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Moderate Democrats frustrated as party leaders start writing articles of impeachment

WASHINGTON D.C. — A group of moderate Democrats are growing impatient with leadership, warning that any effort to include charges that the President obstructed justice in potential articles of impeachment could severely hurt the frontline members who help make a majority of the caucus, according to conversations with Democratic aides and members.

The tension is emblematic of a diverse caucus and the competing allegiances members from swing districts have versus many members of the more liberal House Judiciary Committee.

One moderate Democrat who spoke on the condition of anonymity to freely discuss the caucus’s thinking told CNN that the speaker’s office has kept any plans on drafting the articles closely held, creating frustration and anxiety for members who will have to go home and explain impeachment in their districts.

“The fact of the matter is this does have political consequences and the people who will suffer significant political consequences are our moderate members. In fact, there are on-year amounts of money being spent in districts all across our moderates. For our leadership not to engage with moderates at all to either talk about how they are going to message or what they are going to put in it, seems to be a giant oversight,” the member said.

Another moderate Democratic member lamented that the information about articles of impeachment are “secondhand.”

“I would say look I am concerned about not knowing what the articles will have in them. I am concerned about the timeline of this whole impeachment process. For me, right now, I am struggling to see how the evidence supports impeachment at this point,” the member said on the condition of background in order to speak freely about internal discussions.

One reason members are in the dark is that the drafting of the articles of impeachment have been closely held. Still, the House Intelligence Committee’s report released this week reveals that Democrats are looking closely at how the President obstructed Congress and how the President abused his power. The House Judiciary Committee hearing also raised questions about how the President might have obstructed justice as part of the Mueller report. That caused concern for moderates who worry that the articles could reach back too far to Mueller and lend credence to GOP talking points that Democrats are trying to re-litigate the 2016 election.

The hope for moderates is that House Speaker Nancy Pelosi would structure any impeachment articles on the floor to allow members to vote individually on each one, but even then, there is concern about having to go home and explain nuanced votes in an environment where splashy GOP ads could easily paint Democrats with the same broad impeachment brush.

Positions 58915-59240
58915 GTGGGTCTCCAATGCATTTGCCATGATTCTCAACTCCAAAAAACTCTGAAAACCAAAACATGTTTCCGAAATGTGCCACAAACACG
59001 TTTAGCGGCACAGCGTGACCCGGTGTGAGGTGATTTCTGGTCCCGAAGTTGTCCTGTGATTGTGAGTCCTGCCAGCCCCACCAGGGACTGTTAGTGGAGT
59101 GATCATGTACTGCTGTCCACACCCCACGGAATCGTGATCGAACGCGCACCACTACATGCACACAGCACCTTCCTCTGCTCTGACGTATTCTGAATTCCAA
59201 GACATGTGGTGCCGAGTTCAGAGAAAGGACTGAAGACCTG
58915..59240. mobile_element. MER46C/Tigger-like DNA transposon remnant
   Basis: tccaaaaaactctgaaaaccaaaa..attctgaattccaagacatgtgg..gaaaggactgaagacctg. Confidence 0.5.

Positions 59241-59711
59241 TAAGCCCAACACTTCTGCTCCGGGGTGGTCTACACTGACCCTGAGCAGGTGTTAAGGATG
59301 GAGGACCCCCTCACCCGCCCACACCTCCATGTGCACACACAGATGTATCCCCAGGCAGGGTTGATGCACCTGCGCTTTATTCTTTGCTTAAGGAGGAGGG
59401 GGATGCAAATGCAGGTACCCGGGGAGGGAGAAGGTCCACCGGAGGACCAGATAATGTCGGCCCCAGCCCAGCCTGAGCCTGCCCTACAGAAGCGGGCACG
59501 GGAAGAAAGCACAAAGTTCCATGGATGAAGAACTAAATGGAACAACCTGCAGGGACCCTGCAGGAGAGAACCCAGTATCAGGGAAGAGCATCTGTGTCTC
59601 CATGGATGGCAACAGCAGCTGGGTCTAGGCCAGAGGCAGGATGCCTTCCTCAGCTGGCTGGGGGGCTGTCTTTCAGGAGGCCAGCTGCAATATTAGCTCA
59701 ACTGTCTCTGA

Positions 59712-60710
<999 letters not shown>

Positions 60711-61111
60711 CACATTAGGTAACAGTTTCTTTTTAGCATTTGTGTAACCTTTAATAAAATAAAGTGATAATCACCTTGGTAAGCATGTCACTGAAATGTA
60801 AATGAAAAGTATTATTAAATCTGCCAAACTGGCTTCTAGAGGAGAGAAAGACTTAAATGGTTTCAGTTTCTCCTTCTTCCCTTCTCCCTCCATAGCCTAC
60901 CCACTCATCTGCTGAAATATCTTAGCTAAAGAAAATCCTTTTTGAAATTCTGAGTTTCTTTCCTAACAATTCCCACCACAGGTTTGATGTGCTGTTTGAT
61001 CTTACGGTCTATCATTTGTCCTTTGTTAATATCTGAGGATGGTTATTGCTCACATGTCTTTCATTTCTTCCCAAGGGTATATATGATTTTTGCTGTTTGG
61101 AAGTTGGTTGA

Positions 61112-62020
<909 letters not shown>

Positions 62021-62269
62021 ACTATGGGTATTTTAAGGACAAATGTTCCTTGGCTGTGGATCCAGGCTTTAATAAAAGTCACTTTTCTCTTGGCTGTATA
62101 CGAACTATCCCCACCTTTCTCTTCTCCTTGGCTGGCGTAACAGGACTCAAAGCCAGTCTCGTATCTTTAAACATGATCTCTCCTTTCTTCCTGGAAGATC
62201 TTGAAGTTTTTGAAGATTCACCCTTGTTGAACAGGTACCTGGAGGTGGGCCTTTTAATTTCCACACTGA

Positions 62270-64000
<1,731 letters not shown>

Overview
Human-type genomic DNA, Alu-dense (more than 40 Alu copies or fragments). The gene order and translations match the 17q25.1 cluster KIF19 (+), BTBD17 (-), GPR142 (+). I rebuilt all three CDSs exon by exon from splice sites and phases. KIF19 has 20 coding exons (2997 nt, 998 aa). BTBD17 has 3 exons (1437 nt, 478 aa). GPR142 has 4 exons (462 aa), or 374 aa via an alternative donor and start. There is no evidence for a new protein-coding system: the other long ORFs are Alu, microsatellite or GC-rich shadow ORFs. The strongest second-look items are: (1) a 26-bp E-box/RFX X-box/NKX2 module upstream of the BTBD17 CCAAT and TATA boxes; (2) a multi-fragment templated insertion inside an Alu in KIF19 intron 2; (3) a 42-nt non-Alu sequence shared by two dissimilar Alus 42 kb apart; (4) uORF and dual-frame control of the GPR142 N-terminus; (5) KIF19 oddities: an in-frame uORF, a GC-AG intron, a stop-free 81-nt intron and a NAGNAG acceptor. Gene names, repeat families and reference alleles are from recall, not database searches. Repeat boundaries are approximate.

“I can’t comment on any articles until I’ve seen them, but with that being said, you know that I came out against impeachment previous to this Ukraine matter, and I do remain very cognizant of that. You can take that as you like,” one Democratic moderate Rep. Max Rose said.

Asked if he had talked to some of the liberal members on Judiciary, Rose said “when I have spoken to members of the Judiciary, I have emphasized ‘no more bringing buckets of chicken to hearings and no more selling ‘impeach the mo-fo’ t-shirts. That’s been my principle message to them,” Rose said.

Rep. Tom Malinowski, a moderate from a New Jersey swing district who has been a part of the investigation related to Ukraine, told CNN that he wants the articles to stay “focused” on the Ukraine matter.

“If we impeach the President for everything he has done that is impeachable, it would probably take us until 2025. Let’s be smart, disciplined and focused about this and get it done,” Malinowski said.

“I think this is where you’re hearing moderates speak up. We want something that’s very tightly defined,” Rep. Brad Schneider, Democrat from Illinois who is part of the moderate Democrat Blue Dog Coalition, told CNN. “We want something that’s reflective of the facts.”

Schneider stressed that the articles needed to be narrow and focus on the Ukraine debacle, because they need to be “easy for the American people to understand.”

“I don’t think we should be throwing the whole kitchen sink and try to overreach,” he said.

Rep. Elaine Luria, a freshman Democrat from Virginia who flipped her district from red to blue in 2018, agreed that she wanted the articles to be narrow in focus and remain centered on the Ukraine issue. She said they didn’t decide to impeach the President until the Ukraine matter was raised, and the articles should stay focused on that.

Multiple Democrats declined to talk to CNN at all about the articles or how they felt about them. Rep. Haley Stevens, a Democrat from Michigan, told CNN she wasn’t talking to anyone about her thoughts related to impeachment at this time. Rep. Abby Finkenauer, a freshman Democrat from Iowa, brushed past CNN when asked directly how she felt about any mention of Mueller in the articles.

Leadership has met regularly with members as part of their caucus meetings, but discussions about what is in the specific articles of impeachment are closely held. This week, Democratic Whip Jim Clyburn acknowledged that not all Democrats will likely vote for impeachment.

“We do expect to lose some, and that’s why I say it is a conscious vote,” he said. “And it’s with our constituents. We have a very diverse caucus.”

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